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By Staff | Jun 12, 2015

The U.S. Treasury has long held the opinion that Beijing has refused to allow its currency to trade freely valued by markets because it wanted to manage the yuan’s value to its advantage.

China kept the yuan valued lower than it was believed that a free market would have valued it to grow its export economy. I think that is true.

Treasury never went so far however, as to officially declare China a currency manipulator, but always used the threat of such a declaration as leverage to get them to slowly free its currency. I would say that the approach worked as they did widen the band that it allowed the yuan to trade in and it took limited government intervention to keep it there.

Washington complained and Beijing did respond, not nearly enough to silence the criticism, but to the point where the International Monetary Fund just declared that the yuan is no longer undervalued as a currency. Many things impact currency value. China’s economic growth has slowed which means that it better fits the value of its currency. Other currencies such as the yen have weakened which increases the reflective value of the yuan. The country that has become the greater currency manipulator more recently is Japan.

First you have to define manipulation. Japan does float the yen while China doesn’t yet float the yuan. From that standpoint China would be the bigger manipulator. If however, you defined currency manipulation by Central Bank policy, then everybody is a currency manipulator.

The U.S. is becoming less so as it ended Quantitative Easing, while the Eurozone and Japan are still printing money fully intending to stimulate their economies with a flood of cash and credit weakening their currencies for the trade advantage. The U.S. Congress wants to intervene by giving itself the power to denote what is currency manipulation and who is doing it as well as the right to impose sanctions on who they determine are offenders. To me that would be like pulling the pin on a grenade and throwing it into the gearbox of the world economy.

It may not be running perfectly as it is or even far from it, but when is the last time Congress ever fixed anything? They would be the worst thing that could happen to the global economy. You need to google Smoot-Hawley and brush up on your history of what happened the last time that Congress thought that it should intervene in world markets in the 1930’s and note how well that turned out.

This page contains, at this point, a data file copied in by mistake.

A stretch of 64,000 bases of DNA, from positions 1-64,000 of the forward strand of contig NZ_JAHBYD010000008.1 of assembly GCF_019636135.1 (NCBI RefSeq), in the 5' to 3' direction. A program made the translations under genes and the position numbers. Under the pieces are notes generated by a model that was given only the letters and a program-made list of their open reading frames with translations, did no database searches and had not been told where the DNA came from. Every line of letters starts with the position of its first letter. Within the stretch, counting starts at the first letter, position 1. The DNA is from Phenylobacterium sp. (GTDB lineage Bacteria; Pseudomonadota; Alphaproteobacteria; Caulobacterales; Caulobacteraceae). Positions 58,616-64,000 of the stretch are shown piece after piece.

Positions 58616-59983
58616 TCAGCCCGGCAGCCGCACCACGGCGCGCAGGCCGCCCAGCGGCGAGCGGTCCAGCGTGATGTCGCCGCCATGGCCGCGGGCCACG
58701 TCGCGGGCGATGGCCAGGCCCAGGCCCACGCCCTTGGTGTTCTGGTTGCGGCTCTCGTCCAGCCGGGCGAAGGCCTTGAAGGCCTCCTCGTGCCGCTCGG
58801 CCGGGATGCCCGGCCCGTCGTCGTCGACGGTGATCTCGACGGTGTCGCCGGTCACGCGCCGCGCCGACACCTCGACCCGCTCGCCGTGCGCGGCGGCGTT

Congress never learns lessons from history and the currency manipulation bill that just passed the Senate 78-20 proves it. They want to attach this provision to Trade Promotion Authority and Trans Pacific Partnership passage where it becomes a poison pill. Herbert Hoover caved into the protectionists. I think Obama is smarter than that but we will see. The Fed has advised Congress not to enter the world of currency valuation and central banking, instead advocating for market forces for enforcement.

Congress will frankly not act in an even-handed, level-headed manner using such currency enforcement power to impose tariffs in the wrong way at the wrong time creating more chaos than they will solve. Congress should know its limitations and judging currency values is beyond them. Democrats call the currency bill “trade enforcement” with their support a prerequisite for support for TPA and TPP. It would give them cover with the unions who essentially oppose trade today.

“If a trade agreement is required to come back with a currency discipline that is enforceable through trade mechanisms, I don’t think there is another country in the world that would agree to that,” Mr. Lew said at a Bretton Woods Committee conference in Washington. “It’s a poison pill in terms of getting agreement on TPP.” The President should veto this bill. If the currency provision is included as part of TPP then it would torpedo it which is what the protectionists actually want.

The currency manipulation provision is a back door way to killing any new trade agreements. This flirts with the trade policy that put the global economy through hell in the 1930’s. You wonder, “What idiot in the 1930s would have voted for Smoot-Hawley?”, but there were 78 idiots in the U.S. senate just like them a few days ago. History rhymes. Congress has a tendency to enact fixes for things that are no longer a problem. I don’t think that currency manipulation is at the top of the Fed’s or IMF’s list for issues disrupting and slowing the global economy. What would help the U.S. economy more than anything would be for Congress to address entitlement and fiscal policy. That is too hard for them so they focus instead on something they think that they call sell to the public looking for scapegoats to blame the slow growth on.

The currency manipulation bill is a bone that they think that they can throw to divert public attention away from their failure. I expect that was what it was about when they enacted the Tariff Act of 1930 that raised tariffs on 20,000 imported goods to record levels. Other countries of course retaliated, trade collapsed and they had a “mell of a hess.” Imposing tariffs for perceived currency manipulation would provoke a very similar response and result. Smoot-Hawley lengthened and deepened the Great Depression and the currency bill would give this Congress the ability to repeat history by derailing the recovery from this global recession.

David Kruse is president of CommStock Investments Inc., author and producer of The CommStock Report, an ag commentary and market analysis available daily by radio and by subscription on DTN/FarmDayta and the Internet.

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